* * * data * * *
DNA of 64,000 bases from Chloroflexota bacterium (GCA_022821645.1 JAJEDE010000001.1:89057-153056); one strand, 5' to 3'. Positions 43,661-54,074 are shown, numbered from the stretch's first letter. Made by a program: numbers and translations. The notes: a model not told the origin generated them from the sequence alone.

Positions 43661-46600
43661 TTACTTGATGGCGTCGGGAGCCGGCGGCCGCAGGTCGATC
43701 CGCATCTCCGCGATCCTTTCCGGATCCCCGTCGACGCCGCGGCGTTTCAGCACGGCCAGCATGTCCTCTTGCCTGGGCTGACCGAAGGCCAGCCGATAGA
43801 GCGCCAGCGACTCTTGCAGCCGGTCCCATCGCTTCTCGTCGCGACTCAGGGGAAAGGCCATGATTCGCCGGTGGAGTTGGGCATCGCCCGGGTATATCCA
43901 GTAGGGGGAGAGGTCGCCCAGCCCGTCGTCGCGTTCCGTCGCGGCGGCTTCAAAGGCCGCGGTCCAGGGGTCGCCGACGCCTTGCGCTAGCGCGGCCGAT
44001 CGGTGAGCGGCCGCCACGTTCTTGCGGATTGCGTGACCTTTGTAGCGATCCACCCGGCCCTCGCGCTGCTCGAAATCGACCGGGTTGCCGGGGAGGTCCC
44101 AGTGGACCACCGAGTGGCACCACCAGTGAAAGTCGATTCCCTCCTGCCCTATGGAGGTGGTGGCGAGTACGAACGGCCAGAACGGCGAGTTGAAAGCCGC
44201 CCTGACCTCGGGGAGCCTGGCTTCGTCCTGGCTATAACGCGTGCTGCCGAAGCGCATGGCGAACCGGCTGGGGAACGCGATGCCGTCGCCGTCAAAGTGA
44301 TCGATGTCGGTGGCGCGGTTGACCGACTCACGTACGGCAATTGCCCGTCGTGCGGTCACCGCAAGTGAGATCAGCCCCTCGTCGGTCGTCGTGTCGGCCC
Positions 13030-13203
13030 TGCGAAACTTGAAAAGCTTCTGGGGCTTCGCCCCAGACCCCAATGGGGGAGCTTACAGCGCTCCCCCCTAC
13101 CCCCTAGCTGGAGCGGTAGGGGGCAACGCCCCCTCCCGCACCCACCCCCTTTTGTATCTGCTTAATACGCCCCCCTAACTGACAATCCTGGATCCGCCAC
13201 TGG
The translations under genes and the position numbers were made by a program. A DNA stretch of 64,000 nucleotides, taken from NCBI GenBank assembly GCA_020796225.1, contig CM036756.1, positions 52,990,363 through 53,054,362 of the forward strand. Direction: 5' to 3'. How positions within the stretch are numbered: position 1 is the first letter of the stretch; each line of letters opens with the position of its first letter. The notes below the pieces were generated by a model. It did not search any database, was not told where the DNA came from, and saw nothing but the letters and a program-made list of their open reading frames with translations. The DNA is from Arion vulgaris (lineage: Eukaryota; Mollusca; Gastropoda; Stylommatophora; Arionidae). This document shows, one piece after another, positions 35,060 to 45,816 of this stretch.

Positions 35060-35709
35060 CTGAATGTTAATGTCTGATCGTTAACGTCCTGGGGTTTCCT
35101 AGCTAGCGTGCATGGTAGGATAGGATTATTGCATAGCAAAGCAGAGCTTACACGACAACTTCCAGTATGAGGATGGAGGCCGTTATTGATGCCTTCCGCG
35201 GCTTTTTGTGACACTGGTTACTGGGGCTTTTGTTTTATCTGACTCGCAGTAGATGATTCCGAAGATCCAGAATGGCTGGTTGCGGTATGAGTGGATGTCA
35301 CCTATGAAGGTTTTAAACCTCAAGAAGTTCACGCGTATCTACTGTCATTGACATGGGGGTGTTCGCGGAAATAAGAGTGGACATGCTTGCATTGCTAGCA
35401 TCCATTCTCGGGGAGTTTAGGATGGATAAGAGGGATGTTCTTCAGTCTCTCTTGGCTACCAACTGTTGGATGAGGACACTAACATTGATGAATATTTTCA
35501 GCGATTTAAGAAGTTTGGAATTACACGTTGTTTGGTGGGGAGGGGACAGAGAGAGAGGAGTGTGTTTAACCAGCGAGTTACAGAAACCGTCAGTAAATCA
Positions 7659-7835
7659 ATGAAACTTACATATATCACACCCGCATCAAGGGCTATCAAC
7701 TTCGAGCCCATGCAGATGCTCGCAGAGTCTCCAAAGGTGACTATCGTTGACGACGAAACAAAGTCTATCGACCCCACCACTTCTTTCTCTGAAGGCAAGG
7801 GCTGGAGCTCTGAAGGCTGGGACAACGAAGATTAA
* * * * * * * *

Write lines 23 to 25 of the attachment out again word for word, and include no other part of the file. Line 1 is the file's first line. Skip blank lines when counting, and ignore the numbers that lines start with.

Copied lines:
Positions 7659-7835
7659 ATGAAACTTACATATATCACACCCGCATCAAGGGCTATCAAC
7701 TTCGAGCCCATGCAGATGCTCGCAGAGTCTCCAAAGGTGACTATCGTTGACGACGAAACAAAGTCTATCGACCCCACCACTTCTTTCTCTGAAGGCAAGG